City Launches Online Resources Showing 'Painful Part of Canada's History'

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The City of Windsor marked Canada Day by acknowledging Indigenous Peoples who are grieving across the nation.

Indigenous Peoples are just one day removed from the discovery of 182 more unmarked graves near a Residential School in Cranbrook, B.C. — and a month removed from the discovery of 215 childrens' bodies near a school in Kamloops, B.C.

City hall will be lit up orange on Canada Day instead of the traditional red and white.

"To represent our 215 children that were found in Kamloops, B.C. and there will be more," says Theresa Sims, who sang a song of friendship during a virtual event Thursday.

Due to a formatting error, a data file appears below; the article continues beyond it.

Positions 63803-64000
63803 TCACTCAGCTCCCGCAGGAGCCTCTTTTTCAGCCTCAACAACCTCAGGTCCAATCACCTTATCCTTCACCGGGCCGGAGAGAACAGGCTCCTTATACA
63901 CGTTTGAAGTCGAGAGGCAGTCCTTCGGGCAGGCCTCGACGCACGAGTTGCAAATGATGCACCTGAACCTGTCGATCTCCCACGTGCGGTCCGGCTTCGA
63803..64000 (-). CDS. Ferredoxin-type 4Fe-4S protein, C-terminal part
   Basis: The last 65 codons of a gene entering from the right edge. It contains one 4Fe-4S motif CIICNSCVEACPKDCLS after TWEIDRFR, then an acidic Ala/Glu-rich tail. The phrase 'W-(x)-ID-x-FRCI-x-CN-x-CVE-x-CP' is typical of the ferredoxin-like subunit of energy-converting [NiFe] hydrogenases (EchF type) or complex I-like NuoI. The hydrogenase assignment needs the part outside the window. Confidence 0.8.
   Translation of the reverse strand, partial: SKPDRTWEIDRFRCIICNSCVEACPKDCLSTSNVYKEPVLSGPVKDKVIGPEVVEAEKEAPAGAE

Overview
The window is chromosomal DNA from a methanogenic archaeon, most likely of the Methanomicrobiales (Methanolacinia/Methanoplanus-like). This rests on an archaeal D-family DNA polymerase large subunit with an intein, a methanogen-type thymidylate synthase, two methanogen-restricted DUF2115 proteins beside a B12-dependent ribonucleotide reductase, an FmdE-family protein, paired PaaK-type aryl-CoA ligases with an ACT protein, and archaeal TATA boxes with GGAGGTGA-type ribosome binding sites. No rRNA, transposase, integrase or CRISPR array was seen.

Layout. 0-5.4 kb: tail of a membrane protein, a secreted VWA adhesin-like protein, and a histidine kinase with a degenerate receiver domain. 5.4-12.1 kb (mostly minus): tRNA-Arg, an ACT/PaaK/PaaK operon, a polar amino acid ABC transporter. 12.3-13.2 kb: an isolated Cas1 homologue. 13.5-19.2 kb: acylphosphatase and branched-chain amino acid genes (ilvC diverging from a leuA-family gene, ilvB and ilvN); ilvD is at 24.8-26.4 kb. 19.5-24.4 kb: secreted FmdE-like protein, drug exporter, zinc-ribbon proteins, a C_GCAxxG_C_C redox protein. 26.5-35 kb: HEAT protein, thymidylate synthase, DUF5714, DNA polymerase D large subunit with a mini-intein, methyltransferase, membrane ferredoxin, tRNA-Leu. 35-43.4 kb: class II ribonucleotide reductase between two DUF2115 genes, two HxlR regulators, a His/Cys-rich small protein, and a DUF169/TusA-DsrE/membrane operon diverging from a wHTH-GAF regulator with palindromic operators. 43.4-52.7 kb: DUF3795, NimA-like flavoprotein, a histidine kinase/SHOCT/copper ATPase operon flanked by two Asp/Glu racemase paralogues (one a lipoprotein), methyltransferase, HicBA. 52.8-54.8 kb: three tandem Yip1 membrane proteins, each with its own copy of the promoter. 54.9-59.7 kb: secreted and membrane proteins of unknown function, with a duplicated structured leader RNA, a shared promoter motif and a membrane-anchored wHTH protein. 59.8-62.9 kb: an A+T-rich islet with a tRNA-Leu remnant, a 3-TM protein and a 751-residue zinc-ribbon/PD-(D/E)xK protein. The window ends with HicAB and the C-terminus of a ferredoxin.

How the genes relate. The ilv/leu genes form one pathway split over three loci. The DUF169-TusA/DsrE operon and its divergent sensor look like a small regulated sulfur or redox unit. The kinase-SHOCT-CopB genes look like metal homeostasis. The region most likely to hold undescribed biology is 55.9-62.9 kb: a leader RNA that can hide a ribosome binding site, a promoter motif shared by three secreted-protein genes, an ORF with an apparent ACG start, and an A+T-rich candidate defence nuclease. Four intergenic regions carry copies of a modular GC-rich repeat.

Sims is Upper Mohawk - Turtle Clan and is the Indigenous Culture and Language Specialist and Elder for Windsor's Ska:na Family Learning Centre.

The city has launched online resources for the community to better understand the history of residential schools.

Sims says truth and reconciliation is the goal and she encourages everyone to use those resources to understand a painful part of the national story. 

"An open heart and an open mind to work together as one heart and one mind is the role and responsibility we've taken today," she added.

Last month, 751 unmarked graves were also discovered near the site of a former residential school in Saskatchewan.

Online resources can be found at www.citywindsor.ca.